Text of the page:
Blankfein Ignores Bank News to Help Push Daughter-in-Law's Business
(Bloomberg) -- “Boy, I really miss my old job,” Lloyd Blankfein sarcastically tweeted last week as lawmakers grilled current bank CEOs on Capitol Hill.
Not much had changed Wednesday night, when Blankfein, former head of Goldman Sachs, gave a brief interview during the Jazz at Lincoln Center gala.
“I try to avoid paying attention to banks,” he said when asked which one would be the first to name a woman as chief executive officer.
Instead, he spent time at the party promoting his daughter-in-law’s business, Be Mixed, a line of low-carb mixers.
“It’s all about the monk fruit,” Blankfein told a group of guests including glass blower Paul Arnhold.
Cristina Blankfein added that the monk fruit is used to sweeten Be Mixed products in place of sugar -- her co-founder, Jennifer Ross, is a Type 1 diabetic -- and that a new line of syrups to sweeten coffee and tea is coming soon.
Blankfein, who’s been out of a job for three months, said “there’s no normal yet” in his life.
“I’m not in a steady state,” said Blankfein, 64, who stepped down as chairman and CEO last year. “Eventually, I’ll find other things to do.”
For the moment, he’s throwing himself into nonprofits like the UJA-Federation of New York and Weill Cornell’s medical school. And tonight, he’ll be honored by the Lesbian, Gay, Bisexual & Transgender Community Center.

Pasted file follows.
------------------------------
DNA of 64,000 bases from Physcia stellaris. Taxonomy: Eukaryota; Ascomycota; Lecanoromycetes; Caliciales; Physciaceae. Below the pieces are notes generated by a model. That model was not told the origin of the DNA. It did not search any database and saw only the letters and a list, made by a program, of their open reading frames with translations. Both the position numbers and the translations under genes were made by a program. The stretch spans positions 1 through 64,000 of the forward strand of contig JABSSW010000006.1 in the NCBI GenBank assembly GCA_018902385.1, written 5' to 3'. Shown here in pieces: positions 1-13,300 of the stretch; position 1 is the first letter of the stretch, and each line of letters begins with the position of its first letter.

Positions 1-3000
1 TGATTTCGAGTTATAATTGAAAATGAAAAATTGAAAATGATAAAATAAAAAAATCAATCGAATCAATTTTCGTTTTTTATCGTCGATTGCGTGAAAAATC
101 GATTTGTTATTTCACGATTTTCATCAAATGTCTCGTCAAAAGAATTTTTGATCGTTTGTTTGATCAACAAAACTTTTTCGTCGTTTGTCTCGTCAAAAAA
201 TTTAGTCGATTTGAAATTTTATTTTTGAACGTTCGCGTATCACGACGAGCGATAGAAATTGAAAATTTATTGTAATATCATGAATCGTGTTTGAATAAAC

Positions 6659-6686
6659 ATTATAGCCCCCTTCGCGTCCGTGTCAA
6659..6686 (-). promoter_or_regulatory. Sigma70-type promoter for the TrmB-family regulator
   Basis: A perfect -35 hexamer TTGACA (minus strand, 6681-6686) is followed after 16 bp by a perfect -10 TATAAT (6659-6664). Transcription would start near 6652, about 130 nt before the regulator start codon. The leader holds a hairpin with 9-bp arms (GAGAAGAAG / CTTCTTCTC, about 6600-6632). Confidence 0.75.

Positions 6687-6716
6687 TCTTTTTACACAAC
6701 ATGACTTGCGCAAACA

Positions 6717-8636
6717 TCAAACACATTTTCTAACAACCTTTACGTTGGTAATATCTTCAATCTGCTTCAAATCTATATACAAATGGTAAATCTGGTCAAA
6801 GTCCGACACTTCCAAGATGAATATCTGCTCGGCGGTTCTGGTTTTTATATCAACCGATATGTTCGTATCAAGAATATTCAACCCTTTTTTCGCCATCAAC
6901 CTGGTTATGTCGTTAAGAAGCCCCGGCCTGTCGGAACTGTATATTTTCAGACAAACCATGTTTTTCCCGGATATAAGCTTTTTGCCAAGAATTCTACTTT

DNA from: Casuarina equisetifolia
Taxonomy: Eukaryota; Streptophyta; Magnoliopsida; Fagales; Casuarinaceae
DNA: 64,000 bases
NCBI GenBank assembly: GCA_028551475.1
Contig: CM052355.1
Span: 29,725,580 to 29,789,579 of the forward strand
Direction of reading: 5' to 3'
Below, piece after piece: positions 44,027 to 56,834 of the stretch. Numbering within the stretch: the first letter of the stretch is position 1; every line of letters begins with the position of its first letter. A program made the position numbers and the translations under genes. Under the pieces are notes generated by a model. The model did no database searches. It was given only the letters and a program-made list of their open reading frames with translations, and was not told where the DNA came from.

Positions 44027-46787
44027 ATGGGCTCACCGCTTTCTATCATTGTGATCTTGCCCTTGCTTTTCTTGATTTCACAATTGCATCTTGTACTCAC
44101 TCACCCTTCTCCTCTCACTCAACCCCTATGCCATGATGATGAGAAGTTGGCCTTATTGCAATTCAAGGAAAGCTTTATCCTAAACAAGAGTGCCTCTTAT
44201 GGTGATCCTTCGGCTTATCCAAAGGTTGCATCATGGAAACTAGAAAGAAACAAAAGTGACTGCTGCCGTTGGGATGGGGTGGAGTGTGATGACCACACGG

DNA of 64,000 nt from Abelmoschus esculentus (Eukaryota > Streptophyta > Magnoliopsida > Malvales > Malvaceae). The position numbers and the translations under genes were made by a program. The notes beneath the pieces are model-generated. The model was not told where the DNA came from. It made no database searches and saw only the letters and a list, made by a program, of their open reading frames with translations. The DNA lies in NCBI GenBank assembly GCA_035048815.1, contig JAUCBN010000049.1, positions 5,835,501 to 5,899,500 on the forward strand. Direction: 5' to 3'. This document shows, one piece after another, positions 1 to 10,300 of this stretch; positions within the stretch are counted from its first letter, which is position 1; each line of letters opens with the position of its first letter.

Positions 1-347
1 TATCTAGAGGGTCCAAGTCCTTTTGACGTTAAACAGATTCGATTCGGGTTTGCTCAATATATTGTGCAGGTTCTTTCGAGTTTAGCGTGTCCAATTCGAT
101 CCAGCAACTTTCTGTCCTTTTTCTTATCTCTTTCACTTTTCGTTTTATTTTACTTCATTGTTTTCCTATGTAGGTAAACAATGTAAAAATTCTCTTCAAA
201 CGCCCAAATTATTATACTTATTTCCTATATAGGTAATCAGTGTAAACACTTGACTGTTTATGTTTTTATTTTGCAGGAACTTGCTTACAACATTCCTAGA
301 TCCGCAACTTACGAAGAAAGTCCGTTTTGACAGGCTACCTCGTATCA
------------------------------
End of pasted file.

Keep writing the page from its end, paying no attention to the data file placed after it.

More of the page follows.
“It was born during the AIDS crisis, which was not a very happy time, but the center, in my observation, has evolved,” Blankfein said. “It is now a very happy place and serves a very different community.”
Listening to jazz certainly made him happy on this evening, with Jon Batiste, Harry Connick Jr., trumpeter Summer Camargo and Reno Wilson performing in a program that honored New Orleans’ jazz roots. The event also featured a preview of a movie by Dan Pritzker called “Bolden,” about cornet player Buddy Bolden, in which Wilson plays Louis Armstrong.
“Every time I come here, which is often, I get reminded of how great an art form jazz is,” Blankfein said.
The evening honored hedge fund founder Art Samberg and his wife Becky. Samberg said he grew up in the South Bronx without much exposure to music but got into jazz when he traveled to Cuba with Wynton Marsalis on a Jazz at Lincoln Center trip.
Ellis Marsalis, the father of Wynton and five other sons, was also honored for his role in jazz education and raising a family that has expanded on that mission in myriad ways, including the founding of Jazz at Lincoln Center.
Representing New Orleans were Mike Fitts, the president of Tulane, seated with one of the university’s newest board members, Ann Tenenbaum; and Mitch Landrieu, the city’s former mayor who dined with photographer Arthur Elgort and his wife, Grethe Barrett Holby, a director who’s raising money to bring to New York a production of “Bounce,” an opera about basketball performed on an actual basketball court.
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